13.12.2010 - UNESCOPRESS

World Press Freedom Day 2011 to focus on 21st century media

“21st Century Media: New Frontiers, New Barriers” is the theme of the next edition of World Press Freedom Day, which will be celebrated on 3 May 2011. Events are planned in more than 100 countries to celebrate the Day, which also marks the 20th anniversary of the Windhoek Declaration for the promotion of free and pluralistic media.

Among the highlights will be the presentation of the UNESCO/Guillermo Cano World Press Freedom Prize. The award ceremony will be held at the National Press Club in Washington D.C. The Prize, created in 1997, is awarded annually to a person, organization or institution that has made an important contribution to the defence and/or promotion of press freedom, anywhere in the world, especially if it involved taking risks.

An international conference will also be held in Washington from 1-3 May on the theme for the Day, organised by UNESCO, the U.S State Department and over 20 civil society partners. The John S. and James L. Knight Foundation is a leading funder of the event, which will be supported by private donations. The conference will be held at the Newseum, which is a museum devoted to the history of the press and to freedom of expression worldwide. Discussions will focus on the increasing role of the internet, the emergence of new media and the dramatic rise in social networking.  For a complete list of the organizations welcoming this dialogue and volunteering to support the co-hosts in organization of the event, click here.

A special event is planned for 4 May at United Nations headquarters in New York to mark the 20th anniversary of the Windhoek Declaration. Adopted in 1991 after a conference held in Windhoek (Namibia) on the development of a free African press, this declaration emphasizes the importance of an independent press for the development and preservation of democracy and economic development. Two years later, the UN General Assembly established World Press Freedom Day.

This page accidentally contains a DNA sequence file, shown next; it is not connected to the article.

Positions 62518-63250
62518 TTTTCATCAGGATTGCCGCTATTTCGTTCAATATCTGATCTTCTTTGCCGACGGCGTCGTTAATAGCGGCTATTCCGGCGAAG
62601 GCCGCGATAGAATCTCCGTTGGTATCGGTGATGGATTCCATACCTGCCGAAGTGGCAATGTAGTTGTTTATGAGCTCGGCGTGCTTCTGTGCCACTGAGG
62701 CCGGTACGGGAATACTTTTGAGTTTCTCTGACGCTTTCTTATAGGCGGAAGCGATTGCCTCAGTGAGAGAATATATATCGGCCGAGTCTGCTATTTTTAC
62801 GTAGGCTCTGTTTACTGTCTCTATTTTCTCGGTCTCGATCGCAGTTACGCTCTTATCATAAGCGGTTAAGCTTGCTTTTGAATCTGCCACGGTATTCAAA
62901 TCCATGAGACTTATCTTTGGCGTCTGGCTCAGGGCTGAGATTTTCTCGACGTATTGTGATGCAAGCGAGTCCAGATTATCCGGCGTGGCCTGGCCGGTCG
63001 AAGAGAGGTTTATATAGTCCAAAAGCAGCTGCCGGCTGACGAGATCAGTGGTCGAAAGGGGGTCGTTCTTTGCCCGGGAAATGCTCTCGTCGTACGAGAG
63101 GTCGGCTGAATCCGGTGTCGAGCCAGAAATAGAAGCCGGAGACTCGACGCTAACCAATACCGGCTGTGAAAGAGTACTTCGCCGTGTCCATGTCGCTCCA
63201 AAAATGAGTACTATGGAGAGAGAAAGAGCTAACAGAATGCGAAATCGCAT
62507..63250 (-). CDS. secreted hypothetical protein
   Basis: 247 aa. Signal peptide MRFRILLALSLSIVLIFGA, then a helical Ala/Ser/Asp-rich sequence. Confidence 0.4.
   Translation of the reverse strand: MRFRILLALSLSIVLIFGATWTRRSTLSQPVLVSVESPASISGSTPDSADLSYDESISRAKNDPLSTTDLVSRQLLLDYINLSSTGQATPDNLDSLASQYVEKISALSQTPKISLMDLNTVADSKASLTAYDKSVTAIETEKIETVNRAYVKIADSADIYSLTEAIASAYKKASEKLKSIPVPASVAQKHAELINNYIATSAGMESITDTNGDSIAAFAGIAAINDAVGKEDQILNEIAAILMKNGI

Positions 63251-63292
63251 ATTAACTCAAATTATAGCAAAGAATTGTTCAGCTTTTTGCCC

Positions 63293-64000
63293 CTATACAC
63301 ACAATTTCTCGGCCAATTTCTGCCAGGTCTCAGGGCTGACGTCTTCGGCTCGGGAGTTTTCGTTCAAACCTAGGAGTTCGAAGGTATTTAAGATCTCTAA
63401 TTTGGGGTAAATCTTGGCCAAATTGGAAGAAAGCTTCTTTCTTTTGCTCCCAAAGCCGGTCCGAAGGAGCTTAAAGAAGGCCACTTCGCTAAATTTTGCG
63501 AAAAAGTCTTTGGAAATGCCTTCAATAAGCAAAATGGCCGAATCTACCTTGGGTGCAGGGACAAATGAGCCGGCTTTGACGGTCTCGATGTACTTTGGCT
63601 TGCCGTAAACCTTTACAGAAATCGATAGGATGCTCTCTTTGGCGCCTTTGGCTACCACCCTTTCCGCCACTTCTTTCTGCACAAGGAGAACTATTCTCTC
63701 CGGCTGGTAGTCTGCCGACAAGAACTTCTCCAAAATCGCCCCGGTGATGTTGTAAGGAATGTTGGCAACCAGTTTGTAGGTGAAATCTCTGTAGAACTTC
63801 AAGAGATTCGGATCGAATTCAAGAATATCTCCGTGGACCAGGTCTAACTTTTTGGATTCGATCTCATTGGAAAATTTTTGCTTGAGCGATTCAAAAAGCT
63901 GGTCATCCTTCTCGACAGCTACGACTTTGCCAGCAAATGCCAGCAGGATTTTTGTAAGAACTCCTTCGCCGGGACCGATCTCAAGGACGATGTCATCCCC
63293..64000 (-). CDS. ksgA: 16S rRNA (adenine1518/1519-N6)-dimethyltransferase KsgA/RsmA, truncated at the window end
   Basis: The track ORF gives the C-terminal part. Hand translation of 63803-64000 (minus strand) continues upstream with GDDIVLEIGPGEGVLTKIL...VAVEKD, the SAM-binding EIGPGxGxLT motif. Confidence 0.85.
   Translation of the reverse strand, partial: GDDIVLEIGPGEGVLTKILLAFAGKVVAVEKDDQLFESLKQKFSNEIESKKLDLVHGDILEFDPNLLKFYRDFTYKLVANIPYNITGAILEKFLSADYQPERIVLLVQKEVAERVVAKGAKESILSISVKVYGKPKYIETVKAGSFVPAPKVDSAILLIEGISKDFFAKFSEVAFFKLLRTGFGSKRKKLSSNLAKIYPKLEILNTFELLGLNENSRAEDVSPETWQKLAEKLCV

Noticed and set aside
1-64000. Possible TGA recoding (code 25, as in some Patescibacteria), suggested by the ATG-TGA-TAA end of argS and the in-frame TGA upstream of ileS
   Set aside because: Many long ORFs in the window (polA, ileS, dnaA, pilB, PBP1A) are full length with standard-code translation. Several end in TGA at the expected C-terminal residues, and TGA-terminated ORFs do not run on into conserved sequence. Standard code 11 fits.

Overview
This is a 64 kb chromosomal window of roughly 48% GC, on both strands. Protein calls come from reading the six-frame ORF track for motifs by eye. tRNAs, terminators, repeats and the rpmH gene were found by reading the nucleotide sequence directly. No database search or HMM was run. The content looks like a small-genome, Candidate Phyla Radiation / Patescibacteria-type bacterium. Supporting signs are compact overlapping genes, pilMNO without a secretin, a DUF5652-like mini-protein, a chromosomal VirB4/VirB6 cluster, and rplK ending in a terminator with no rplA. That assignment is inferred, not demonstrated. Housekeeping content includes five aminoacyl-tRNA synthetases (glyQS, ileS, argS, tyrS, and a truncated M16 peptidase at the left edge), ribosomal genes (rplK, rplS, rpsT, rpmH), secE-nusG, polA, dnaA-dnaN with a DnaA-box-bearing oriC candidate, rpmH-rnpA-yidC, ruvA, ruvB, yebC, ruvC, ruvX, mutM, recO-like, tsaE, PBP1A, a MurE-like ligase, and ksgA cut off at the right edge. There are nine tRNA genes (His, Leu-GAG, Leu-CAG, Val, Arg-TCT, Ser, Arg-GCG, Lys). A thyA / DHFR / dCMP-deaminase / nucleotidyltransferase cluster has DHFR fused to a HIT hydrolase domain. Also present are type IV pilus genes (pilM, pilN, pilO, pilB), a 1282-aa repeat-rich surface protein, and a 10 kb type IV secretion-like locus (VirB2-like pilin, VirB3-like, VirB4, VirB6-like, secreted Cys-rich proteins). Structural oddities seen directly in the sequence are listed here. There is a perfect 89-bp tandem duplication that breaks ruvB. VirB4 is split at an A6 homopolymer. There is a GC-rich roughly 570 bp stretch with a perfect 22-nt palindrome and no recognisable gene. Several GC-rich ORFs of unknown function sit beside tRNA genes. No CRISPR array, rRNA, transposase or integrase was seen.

.This anniversary will be celebrated in Windhoek with a regional conference to review the future of the media in Africa. A publication, “So this is media freedom? 20 years after the Windhoek Declaration on press freedom”, analysing two decades of media freedom in Africa, will be launched.

In the Arab States, UNESCO and the satellite network Al Jazeera will work together to host a series of events to mark the Day.

UNESCO is also encouraging all those who are celebrating World Press Freedom Day to observe a minute of silence in memory of the journalists who have given their lives for our right to be informed.

Further information on World Press Freedom Day and UNESCO’s activities in this domain




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